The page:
Q: We really appreciate this service and the fact that you publish previous questions in the web which are very helpful to others in similar situation. Our current situation is that we have to repair our roof (cost between £150.000 – £200.000). Section 20 stage 1 was completed and after the statutory period stage 2 letter with estimates were sent to leaseholders (who are also shareholders as ours is a share of freehold building). Estimates from three contractors, let’s call them A, B and C, were presented and also it was mentioned in the letter how a 4th contractor, let’s call it D, was also invited but was not interested in the project and didn’t produce a tender. Tenders were made available for inspection upon request.
Since that letter the project has been on hold for a few months but the situation is that when we were ready to move forward the cheapest contractor decided to increase the cost significantly. At that point, the property manager and surveyor contacted again contractor D (the one that was not initially interested) and that time he was interested and produced a quote which happened to be the cheapest. Apparently that contractor is ready to start within a week and the property manager is suggesting we sign a contract with him and start as soon as possible (the property manager has pencilled 1st of October as start of the works and wants our confirmation and signature of contracts). He thinks that because we already showed a minimum of two quotations in stage 2, we can give the contract to a contractor that didn’t present a quotation in stage 2 for as long as we wrote a stage 3 letter saying why we have chosen him after we sign the contract.
Our question is: Can a contract be awarded to a contractor who didn’t produce a tender in stage 2?
We understand that according to s20 rules leaseholders have 30 days to make observations to the estimates received, and that new quotation has not been seen by any leaseholder. So, we cannot fulfil the requisite of having regard to the observations about the quotation.
We thought that the new tender should be made available to leaseholders for another new 30 days to fulfil the s20 requirements. We are really very concerned about making the wrong decision under time pressure and leaving the company in dire straits if something goes wrong. Actually, this is pretty stressful for the board.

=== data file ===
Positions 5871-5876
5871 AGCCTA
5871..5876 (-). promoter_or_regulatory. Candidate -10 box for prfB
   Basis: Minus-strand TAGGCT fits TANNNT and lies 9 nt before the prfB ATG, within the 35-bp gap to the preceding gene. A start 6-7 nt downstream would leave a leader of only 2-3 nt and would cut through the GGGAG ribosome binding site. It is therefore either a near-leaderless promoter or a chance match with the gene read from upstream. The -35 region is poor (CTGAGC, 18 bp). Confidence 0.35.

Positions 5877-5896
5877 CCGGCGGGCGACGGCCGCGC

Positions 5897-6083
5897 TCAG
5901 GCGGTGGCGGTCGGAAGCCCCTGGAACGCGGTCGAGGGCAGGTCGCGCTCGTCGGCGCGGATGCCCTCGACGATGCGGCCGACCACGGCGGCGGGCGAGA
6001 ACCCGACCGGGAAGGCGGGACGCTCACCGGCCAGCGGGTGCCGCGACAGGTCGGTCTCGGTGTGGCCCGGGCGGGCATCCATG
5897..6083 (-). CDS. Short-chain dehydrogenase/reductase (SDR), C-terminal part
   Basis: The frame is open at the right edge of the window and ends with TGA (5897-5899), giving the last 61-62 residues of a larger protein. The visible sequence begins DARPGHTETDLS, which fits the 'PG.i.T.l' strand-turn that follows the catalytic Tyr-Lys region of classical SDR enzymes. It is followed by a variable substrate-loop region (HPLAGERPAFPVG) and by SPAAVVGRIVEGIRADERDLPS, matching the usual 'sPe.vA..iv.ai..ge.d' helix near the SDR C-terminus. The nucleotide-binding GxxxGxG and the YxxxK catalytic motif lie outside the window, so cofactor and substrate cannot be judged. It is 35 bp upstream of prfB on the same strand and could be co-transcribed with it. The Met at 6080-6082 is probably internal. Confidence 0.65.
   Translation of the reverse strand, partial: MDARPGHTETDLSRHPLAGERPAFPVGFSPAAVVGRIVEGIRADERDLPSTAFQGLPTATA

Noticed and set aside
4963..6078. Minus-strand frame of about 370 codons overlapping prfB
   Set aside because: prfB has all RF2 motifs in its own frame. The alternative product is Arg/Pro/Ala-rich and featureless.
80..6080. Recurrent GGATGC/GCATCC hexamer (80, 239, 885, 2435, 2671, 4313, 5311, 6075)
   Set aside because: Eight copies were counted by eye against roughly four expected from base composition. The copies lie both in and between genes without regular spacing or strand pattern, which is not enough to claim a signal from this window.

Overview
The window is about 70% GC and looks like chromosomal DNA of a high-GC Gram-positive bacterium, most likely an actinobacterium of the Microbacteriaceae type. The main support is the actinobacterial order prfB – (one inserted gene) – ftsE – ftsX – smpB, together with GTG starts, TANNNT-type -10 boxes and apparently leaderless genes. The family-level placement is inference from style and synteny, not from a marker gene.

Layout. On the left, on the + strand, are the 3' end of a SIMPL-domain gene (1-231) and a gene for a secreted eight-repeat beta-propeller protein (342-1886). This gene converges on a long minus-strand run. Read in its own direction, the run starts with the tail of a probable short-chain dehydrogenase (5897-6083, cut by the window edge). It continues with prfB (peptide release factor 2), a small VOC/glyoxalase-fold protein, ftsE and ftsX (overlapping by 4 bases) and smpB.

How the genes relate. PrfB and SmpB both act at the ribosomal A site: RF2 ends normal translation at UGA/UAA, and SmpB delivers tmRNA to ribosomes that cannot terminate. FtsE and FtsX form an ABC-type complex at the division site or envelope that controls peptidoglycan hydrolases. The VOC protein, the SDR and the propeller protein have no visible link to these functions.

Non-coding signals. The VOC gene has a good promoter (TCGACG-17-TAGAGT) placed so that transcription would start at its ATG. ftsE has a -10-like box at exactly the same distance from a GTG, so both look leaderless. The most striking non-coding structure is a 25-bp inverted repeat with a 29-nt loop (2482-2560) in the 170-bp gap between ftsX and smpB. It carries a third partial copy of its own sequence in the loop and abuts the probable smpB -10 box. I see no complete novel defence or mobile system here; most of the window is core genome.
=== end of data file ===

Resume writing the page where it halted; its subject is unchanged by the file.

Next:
FPRA Committee Member Yashmin Mistry replies:
Thank you for your email. Stage 5 in the consultation process is the Second Notice and Paragraph B statement.
This is where the landlord must obtain at least two estimates for carrying of the proposed works and must supply, free of charge, to each tenant and Recognised Tenants Association, a statement (the paragraph b statement). At least one of the estimate must be from a person wholly unconnected with the landlord and where the landlord has obtained an estimate from a nominated person, the estimate must be included in the paragraph B statement.
The paragraph b statement must set out:
As regards at least two estimates, the amount specified in the estimate as estimated costs of the proposed works;
• Where the landlord has received observations, a summary of the observations and the landlord’s response to them
• The estimates must be available for inspection at a specified time and place
Stage 6 is the next important stage – the second relevant period. A second period of 30 days beginning with the date of the notice must be allowed to pass. The length of the period and the closing date must have been specified in the notice.
From the below email it seems from what is being proposed in respect of “contractor D” neither stage 5 nor stage 6 have been carried out which will suggest would be in breach of the consultation requirements.
[Submitted September 2018]